February is when winter begins to fade ever so slightly. The shelves are filled with Valentine’s Day cards and chocolates. Phil makes an appearance, and we all watch closely to see if the groundhog sees his shadow. Whatever the outcome, spring isn’t here yet; just wait until march 20and.
But there you go, some of our natives fleeting springs start to appear. Some magical flowers bloom as early as February, when the sun can reach them on the forest floor before the trees begin to leaf.
The spring ephemeral season begins in February and ends in May. The flowers are short-lived and fade quickly. I recommend taking a stroll through one of Westchester’s many nature preserves and trying your luck at spotting (but not shooting) them. Here are some of my favorite ephemera blooming in this area to watch.
Spring Beauty (Claytonia virginica) – Flowers from February to April
This pinkish-white spring beauty with star petals can sometimes bloom as early as February and only last a week, so keep your eyes peeled. The flowers wait to open until the native solitary bees are ready. In particular, the lesser bee will only collect pollen from the spring beauty; it can only feed on this one plant. And he lays his eggs on that one plant. This is an example of a specialized plant-animal relationship, developed over thousands of years as the two species interacted and lived in the same habitat. It highlights the importance of native plants and their role in a biodiverse food web.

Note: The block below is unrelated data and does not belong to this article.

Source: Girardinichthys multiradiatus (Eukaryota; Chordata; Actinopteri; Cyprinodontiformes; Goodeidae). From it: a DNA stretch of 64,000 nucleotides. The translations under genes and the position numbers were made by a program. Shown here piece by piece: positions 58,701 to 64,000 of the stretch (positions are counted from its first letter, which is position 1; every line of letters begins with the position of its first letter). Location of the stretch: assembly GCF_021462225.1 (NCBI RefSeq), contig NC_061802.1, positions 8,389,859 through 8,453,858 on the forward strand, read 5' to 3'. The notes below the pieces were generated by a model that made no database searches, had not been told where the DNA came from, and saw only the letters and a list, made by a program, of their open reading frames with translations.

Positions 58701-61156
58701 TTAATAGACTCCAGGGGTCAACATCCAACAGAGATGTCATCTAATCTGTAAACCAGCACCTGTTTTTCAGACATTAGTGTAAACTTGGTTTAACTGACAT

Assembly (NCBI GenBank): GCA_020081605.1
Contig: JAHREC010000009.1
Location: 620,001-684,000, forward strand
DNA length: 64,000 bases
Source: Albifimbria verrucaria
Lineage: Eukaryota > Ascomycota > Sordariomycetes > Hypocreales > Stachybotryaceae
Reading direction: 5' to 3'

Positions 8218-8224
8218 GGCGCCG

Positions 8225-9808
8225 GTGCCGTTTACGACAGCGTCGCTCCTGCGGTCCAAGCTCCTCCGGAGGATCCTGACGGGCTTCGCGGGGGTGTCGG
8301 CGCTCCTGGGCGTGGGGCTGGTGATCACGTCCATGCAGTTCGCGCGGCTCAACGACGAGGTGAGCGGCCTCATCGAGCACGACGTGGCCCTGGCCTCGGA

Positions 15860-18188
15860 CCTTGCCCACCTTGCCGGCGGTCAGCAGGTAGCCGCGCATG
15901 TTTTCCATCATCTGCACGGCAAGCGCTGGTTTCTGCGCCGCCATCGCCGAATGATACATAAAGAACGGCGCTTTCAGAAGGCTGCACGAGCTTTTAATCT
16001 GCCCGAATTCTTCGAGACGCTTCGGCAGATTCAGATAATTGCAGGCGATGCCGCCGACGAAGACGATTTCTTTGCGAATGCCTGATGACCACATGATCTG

Skunk cabbage (Symplocarp foetidus) – Flowers from February to April
Skunk cabbage is my absolute favorite ephemeral. I love the provocative shape of the skunk cabbage flower. And the scent is so unique that when it first blooms in the spring, I just have to stop and pick it up. The mottled purple-red flower curls up with a spike in the middle. Beetles and flies are the primary pollinators of skunk cabbage, which is why it gives off a pungent smell of carrion. Somehow the cabbage produces its own heat, hot enough to create flower buds as hot as 70 degrees, melting the snow around it. The next time you walk near a wetland or stream, keep your eyes and nose out.
Dutch panties (Dicentra cucullaria) – Flowers from April to May
The most adorable spring ephemera is the Hollandais panties. The little white pants seem to move up and down the center rod. Within each pair of breeches is nectar that only long-tongued bees, such as bumblebees, can access. Here’s another specialized relationship where the flower co-evolved with a type of bee, and it’s the only animal that can pollinate dutch breeches. The plant is poisonous to many mammals, including deer, and makes a great addition to a moist garden with dappled shade. They bloom low to the ground for 2-3 weeks, so be sure to spot them before they fade away and ‘go away’.
Our native spring ephemera are valuable and help enhance the look and function of a landscape rich in biodiversity. While the flowers are each beautiful and incredibly unique, behind the scenes there is a complex set of ecosystem relationships, such as springtime beauty blooming in time for the leaf miner to pollinate it. By planting native plants in our yards, we can help support a diverse and naturally beautiful ecological network.
Amanda Bayley is CEO and co-founder of Plan it Wild, a sustainable land management company bringing native habitats back to the yards of Westchester.
More Nature. Now. www.PLANitWILD.com